If however there is no agreement, then both sides must offer up a sacrifice to escalate the conflict, or must accept the trade. These sacrifices would ostensibly be something that would be pre-determined as part of each character and would be part of a 'conflict track'. Each sacrifice could gain or lose a certain number of points which can be assigned to goals to shift the balance of power - these would be part of the character building system somehow, so maybe sacrifices start bad and can be upgraded to have upsides as well. For example:

Markus' conflict track for battle looks like:

1. Suffer a temporary wound in battle, reducing power in this conflict by 1.

2. Surge of emotion - you have been backed into a corner and have nothing left to lose, giving you +2 power in this conflict. You must discard goals relating to protecting your own life.

3. Permanent wound - You suffer a permanent wound of some form, but the rage gives you +2 power for this conflict.

4. Death.

The other two tracks might have some sort of similar structure.

This doesn't necessarily resolve the entire fight in one round (since there's a conflict track), but you could institute a rule that a given 'skirmish' can at most advance each side down the conflict track by one step, modelling the overall conflict with the Kobold King and the entire adventure of invading his lair.

It might be nice if instead of having this sort of lockstep advancement of the conflict track, you can basically 'offer up' a conflict advancement in exchange for forcing the enemy's hand in some particular way. I'd have to think about it a bit more. The idea would be something like 'I take a tick to force you to take a tick' or 'I take a tick to force you to discard one of your goals, but you can give in to the trade instead' or other kind of meta-mechanics.

Oracle_Hunter
2013-12-23, 12:00 AM
Primetime Adventures (http://en.wikipedia.org/wiki/Primetime_Adventures)

Whenever there's a conflict (violent or no) the Producer asks everyone to define their Stakes (i.e. what they want to accomplish) for that Scene. Then everyone draws from a deck of cards and sees whether or not they've accomplished their Stake. Resolution has a few more moving parts, but the whole Scene is settled at the end of that Conflict.

Geordnet
2013-12-23, 07:27 AM
Hm... Bidding is an interesting solution to this problem, but it doesn't appeal to my personal tastes.


What I'm looking to do really is abstract the PC's decisions in combat, such that the players don't need to supply much (if any) tactical input during the combat itself. That way, all the calculations can be done at once. They don't necessarily need to be simple calculations though - the important thing is that they can all be done at the same time by the GM without player input (which does limit complexity indirectly).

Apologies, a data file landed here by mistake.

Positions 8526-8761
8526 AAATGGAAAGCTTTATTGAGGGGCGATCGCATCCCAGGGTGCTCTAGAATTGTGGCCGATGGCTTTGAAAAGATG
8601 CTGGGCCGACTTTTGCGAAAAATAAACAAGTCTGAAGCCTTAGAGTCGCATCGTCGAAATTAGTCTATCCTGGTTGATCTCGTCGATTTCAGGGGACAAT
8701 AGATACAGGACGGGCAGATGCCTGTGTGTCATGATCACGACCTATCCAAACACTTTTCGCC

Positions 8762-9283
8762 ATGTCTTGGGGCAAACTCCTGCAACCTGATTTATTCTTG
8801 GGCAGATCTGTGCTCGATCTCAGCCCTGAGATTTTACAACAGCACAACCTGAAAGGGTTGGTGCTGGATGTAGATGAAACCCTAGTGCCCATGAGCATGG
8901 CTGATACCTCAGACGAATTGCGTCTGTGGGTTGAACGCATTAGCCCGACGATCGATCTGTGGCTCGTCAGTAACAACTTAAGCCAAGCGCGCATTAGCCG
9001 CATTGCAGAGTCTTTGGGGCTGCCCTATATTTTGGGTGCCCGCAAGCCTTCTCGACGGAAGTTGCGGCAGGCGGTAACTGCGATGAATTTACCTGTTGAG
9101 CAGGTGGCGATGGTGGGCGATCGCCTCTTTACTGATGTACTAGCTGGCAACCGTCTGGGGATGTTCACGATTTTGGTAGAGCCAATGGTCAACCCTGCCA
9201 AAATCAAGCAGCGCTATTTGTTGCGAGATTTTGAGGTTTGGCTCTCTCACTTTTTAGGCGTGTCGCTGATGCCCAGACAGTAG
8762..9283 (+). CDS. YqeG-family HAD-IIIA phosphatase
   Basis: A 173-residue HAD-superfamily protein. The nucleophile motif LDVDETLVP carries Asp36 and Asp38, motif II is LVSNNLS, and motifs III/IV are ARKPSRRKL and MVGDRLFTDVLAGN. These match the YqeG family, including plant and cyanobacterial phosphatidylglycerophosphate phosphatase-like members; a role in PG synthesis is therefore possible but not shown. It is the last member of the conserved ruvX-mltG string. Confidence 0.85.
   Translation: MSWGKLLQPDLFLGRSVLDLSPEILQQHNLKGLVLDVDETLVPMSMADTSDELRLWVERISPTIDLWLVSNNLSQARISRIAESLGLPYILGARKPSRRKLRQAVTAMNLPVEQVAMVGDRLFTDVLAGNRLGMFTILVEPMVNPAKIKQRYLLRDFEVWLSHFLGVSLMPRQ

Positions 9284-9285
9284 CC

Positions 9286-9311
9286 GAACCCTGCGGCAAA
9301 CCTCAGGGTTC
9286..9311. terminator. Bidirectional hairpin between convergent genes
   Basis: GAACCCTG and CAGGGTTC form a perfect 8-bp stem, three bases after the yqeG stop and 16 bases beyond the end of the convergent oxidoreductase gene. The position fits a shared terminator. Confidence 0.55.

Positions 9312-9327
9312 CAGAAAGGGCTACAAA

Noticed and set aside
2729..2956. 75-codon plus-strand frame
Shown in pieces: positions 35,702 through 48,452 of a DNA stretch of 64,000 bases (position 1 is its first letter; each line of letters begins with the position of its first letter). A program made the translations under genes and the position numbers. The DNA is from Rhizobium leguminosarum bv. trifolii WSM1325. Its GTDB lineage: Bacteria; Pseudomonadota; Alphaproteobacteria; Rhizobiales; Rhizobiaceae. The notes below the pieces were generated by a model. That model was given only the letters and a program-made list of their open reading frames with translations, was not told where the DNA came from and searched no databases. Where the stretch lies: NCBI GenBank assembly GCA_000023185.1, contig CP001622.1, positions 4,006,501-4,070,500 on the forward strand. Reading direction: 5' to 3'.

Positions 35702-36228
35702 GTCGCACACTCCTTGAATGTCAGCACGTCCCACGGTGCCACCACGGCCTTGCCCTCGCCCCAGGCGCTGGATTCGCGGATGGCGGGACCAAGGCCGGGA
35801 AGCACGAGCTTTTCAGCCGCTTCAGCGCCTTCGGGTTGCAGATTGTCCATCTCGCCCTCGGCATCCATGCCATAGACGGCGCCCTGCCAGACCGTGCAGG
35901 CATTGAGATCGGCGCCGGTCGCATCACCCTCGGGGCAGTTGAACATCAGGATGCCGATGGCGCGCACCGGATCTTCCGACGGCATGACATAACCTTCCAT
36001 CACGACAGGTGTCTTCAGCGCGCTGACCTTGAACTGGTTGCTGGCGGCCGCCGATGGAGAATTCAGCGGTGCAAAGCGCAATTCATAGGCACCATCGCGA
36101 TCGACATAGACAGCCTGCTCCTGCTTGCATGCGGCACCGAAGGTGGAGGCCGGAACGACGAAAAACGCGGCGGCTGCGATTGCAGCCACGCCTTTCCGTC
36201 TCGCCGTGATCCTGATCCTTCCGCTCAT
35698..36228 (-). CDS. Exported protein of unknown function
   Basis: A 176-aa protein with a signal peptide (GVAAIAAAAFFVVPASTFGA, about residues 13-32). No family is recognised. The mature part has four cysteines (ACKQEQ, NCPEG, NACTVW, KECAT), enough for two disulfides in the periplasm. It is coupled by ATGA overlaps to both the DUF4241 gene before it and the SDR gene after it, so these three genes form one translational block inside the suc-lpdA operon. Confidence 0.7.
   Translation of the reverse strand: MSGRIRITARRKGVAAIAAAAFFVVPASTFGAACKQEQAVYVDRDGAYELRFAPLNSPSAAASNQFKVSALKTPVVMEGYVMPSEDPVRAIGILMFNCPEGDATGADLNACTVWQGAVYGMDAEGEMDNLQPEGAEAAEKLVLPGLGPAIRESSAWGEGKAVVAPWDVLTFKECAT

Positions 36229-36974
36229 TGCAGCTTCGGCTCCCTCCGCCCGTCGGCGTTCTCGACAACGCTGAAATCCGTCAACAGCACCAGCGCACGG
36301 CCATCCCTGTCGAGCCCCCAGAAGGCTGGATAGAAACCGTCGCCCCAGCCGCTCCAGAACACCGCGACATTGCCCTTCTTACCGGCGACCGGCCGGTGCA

The scale of a battle which I'd be looking to resolve in one round would be roughly the size of a single encounter in D&D. (More than one round in a combat would be acceptable for big boss fights, but only them.)


Oh, and something to bear in mind is that I'd also like combat to result in the losing side retreating rather than being wiped out. And with "casualty" properly referring to "wounded", not exclusively "dead". But that's a secondary concern.

EDIT:
So, I basically want an RPG that works more like a traditional wargame. :smalltongue:

NichG
2013-12-23, 07:40 AM
Hm... Bidding is an interesting solution to this problem, but it doesn't appeal to my personal tastes.


What I'm looking to do really is abstract the PC's decisions in combat, such that the players don't need to supply much (if any) tactical input during the combat itself. That way, all the calculations can be done at once. They don't necessarily need to be simple calculations though - the important thing is that they can all be done at the same time by the GM without player input (which does limit complexity indirectly).

The scale of a battle which I'd be looking to resolve in one round would be roughly the size of a single encounter in D&D. (More than one round in a combat would be acceptable for big boss fights, but only them.)


Oh, and something to bear in mind is that I'd also like combat to result in the losing side retreating rather than being wiped out. And with "casualty" properly referring to "wounded", not exclusively "dead". But that's a secondary concern.

EDIT:
So, I basically want an RPG that works more like a traditional wargame. :smalltongue: